Monday, November 14, 2016

Turns out Michael Moore was Right

In a laughably paradoxical way, because this clip is taken from a *pro-Hillary* documentary he made before the election actually urging people to vote for her:

So one reason Trump won?: he threatened corporate America with the imposition of tariffs on their treasonous free trade outsourcing of American production, and working people in the rust belt were overjoyed.

And, incidentally, the title of that documentary of Michael Moore? Most brutally ironic one ever, Mike:

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  1. There's more irony. Many of my friends see Trump as Hitler with bad beath. I see him as part Ron Popeil, part Andrew Dice Clay, and ... part Michael Moore. (With a touch of Mr Magoo.) I bet we've seen the last of the Andrew Dice Clay part though. But Moore was righter about more stuff than the rest of the Left. So was Thomas Frank. Will they be listened too? I expect the regressive left to double-down on their delusions instead.

  2. Moore is a reason for Trumpism. Trump didn't start this thing. Trump just picked up a ripe fruit, It was there for him ready to be picked up. Trump is a symptom. That's the irony of It. The left is fighting the symptom, the harder they fight the more certainly they fail.

  3. Wait a minute, guys. I dont know american politics as good as you do and I do not share the idea that trump is hitler etc.
    But what are the figures ? Did blue collars massively endorse Trump ?
    And if so, how did he lose the popular vote ? (Not that I like HC. Both candidates were despicable to me.)

    From what I got, there was no massive shift. And if any, a shift to not voting. Hence the rather low scores from *both* candidates.

    After all, elections are pretty much non events and more often than not produce a very small event (a partly new team in power, implementing the same kind of policies as the former).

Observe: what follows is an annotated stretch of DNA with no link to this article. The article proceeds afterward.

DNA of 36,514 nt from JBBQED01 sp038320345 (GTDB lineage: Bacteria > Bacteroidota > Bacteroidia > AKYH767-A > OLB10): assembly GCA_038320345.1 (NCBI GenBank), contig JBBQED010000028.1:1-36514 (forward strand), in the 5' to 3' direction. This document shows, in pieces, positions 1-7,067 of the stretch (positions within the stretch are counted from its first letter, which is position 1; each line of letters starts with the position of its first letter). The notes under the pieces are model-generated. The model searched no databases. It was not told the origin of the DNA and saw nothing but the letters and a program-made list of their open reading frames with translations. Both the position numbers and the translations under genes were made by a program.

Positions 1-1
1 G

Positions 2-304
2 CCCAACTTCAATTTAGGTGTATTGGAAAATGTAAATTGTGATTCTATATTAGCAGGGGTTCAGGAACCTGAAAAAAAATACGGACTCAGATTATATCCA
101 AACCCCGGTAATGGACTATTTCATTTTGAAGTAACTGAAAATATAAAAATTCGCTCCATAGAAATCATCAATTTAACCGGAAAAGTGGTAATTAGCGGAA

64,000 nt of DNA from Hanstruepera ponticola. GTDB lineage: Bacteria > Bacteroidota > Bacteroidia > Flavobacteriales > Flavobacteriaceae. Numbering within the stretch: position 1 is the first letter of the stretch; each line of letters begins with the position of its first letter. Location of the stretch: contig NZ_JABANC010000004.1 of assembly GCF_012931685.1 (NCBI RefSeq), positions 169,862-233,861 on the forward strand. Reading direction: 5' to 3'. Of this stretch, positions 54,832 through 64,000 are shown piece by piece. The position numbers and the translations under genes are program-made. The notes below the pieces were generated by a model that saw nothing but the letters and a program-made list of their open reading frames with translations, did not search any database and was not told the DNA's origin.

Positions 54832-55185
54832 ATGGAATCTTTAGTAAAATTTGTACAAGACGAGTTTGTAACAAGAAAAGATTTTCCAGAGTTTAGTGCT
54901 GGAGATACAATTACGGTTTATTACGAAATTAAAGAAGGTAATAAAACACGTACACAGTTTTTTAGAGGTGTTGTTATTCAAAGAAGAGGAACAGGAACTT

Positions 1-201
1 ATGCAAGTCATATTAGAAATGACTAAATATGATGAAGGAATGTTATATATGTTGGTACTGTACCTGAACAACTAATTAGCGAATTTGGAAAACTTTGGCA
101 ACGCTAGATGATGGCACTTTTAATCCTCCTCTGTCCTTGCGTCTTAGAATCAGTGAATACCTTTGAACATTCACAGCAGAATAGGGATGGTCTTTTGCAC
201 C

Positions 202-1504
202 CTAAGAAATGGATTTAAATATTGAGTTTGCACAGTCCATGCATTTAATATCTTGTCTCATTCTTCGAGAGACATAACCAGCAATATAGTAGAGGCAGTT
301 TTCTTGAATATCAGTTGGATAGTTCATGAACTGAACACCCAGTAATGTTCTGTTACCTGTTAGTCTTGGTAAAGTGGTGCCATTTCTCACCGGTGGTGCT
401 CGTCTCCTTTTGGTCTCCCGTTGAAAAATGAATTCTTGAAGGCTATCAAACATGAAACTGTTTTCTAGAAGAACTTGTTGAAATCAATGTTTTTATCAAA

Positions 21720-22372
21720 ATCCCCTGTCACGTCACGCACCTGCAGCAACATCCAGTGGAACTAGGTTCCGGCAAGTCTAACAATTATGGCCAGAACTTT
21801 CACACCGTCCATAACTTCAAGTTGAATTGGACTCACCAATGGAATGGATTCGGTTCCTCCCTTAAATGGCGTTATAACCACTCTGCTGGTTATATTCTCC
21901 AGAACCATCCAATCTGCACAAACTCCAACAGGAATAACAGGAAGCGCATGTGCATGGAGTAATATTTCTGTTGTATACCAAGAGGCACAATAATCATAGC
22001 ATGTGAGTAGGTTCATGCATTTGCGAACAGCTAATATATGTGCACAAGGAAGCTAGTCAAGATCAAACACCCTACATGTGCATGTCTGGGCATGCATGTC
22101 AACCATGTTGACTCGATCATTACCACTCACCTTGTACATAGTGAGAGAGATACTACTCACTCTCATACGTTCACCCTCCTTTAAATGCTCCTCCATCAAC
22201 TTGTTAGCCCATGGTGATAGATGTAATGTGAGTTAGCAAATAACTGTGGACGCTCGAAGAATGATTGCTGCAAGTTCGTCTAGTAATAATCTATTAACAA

So every one on the left should keep cool and keep on supporting Bernie, getting co-workers unionised and having some no BS economics read by their fellow citizens.

    1. The apocalyptic hyperbole has gotten particularly crazy with Trump, but it's been a presence in every US election I've witnessed as an adult. Every four years, the apocalypse will occur and the republic is doomed if the other party wins the presidency. Bush's victories were also viewed as apocalyptic by many on the left, and Obama's victories showed similar levels of hyperbole from his opponents on the right.

      A question for those who aren't native Americans: Do other countries get this apocalyptic and hyperbolic about the other side winning during major election seasons, or is this a uniquely American feature of our democracy?

    2. Yes, more white working class / non-college educated whites voted for Trump than voted for Romney, while more (upper) middle class white / college educated whites voted for Clinton than Obama.

      The apocalyptic rhetoric has been a staple of American democracy since about 2004 or so.

    3. First off, as this article talks about voter turnout for 2016's election was closer to the norm for American presidental elections than 2004-2012:

      Secondly, Republicans didnn't bother showing up in CA, NY, IL, and MA.
      Trump didn't work to motivate his supporters to show up in states where their efforts would have been wasted. Hence the deficit in popular vote in such places, which is all that the national popular vote gap boils down to.

  4. Everone I know in Europe and Canada gets apocalyptic about only US politics. It's a disease. I have friends convinced Trump is Hitler with bad breath. One gets furious even at impartial analysis of why people support Trump, because neutrality is too good for him.

  5. What about the most important fact being 46% of the potential voters not voting ?
    (It would also be interesting to have the data broken down by ages, social classes, education, ethnicity, etc.)